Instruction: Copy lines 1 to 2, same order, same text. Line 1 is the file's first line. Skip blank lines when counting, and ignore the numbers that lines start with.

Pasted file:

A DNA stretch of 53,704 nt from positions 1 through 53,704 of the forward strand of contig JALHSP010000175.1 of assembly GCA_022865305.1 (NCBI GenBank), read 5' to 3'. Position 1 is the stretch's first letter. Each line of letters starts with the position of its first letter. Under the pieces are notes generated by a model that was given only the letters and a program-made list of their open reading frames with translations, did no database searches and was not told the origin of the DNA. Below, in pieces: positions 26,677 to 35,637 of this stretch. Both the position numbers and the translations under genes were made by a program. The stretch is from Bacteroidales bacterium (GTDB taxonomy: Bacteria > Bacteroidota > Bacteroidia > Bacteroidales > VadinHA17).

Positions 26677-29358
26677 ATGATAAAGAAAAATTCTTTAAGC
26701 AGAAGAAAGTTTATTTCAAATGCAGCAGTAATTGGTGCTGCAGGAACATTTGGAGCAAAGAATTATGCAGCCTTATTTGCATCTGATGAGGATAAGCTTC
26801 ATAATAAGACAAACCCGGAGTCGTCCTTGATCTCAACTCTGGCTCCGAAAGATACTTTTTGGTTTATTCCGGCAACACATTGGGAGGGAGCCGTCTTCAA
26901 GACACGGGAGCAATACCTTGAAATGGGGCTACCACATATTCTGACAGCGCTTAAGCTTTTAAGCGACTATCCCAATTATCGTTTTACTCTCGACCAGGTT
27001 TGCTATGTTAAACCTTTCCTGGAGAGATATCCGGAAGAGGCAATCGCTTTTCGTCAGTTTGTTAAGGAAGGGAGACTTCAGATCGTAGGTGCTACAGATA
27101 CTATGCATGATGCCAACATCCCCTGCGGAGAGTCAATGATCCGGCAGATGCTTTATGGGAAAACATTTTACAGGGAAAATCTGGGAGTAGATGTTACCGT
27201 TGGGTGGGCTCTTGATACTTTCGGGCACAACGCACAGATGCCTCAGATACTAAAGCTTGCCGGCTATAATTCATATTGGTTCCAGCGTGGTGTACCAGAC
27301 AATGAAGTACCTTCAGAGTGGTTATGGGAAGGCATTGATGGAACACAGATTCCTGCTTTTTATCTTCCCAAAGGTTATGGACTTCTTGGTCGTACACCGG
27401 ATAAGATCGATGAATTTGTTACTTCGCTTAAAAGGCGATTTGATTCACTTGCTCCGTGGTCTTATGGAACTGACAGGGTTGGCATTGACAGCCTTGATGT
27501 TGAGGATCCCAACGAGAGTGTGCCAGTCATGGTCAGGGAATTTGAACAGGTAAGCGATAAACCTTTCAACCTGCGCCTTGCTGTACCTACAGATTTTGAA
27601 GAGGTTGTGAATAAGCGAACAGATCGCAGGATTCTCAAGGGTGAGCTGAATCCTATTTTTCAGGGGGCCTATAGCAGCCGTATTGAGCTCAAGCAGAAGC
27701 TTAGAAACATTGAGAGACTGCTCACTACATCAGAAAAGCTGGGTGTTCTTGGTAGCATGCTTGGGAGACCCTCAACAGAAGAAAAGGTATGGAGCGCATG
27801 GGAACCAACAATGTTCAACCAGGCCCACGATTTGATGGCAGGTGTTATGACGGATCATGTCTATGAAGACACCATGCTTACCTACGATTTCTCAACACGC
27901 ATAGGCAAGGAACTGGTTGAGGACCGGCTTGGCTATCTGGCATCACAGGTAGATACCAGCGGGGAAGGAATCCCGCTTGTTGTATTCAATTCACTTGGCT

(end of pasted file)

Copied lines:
A DNA stretch of 53,704 nt from positions 1 through 53,704 of the forward strand of contig JALHSP010000175.1 of assembly GCA_022865305.1 (NCBI GenBank), read 5' to 3'. Position 1 is the stretch's first letter. Each line of letters starts with the position of its first letter. Under the pieces are notes generated by a model that was given only the letters and a program-made list of their open reading frames with translations, did no database searches and was not told the origin of the DNA. Below, in pieces: positions 26,677 to 35,637 of this stretch. Both the position numbers and the translations under genes were made by a program. The stretch is from Bacteroidales bacterium (GTDB taxonomy: Bacteria > Bacteroidota > Bacteroidia > Bacteroidales > VadinHA17).

Positions 26677-29358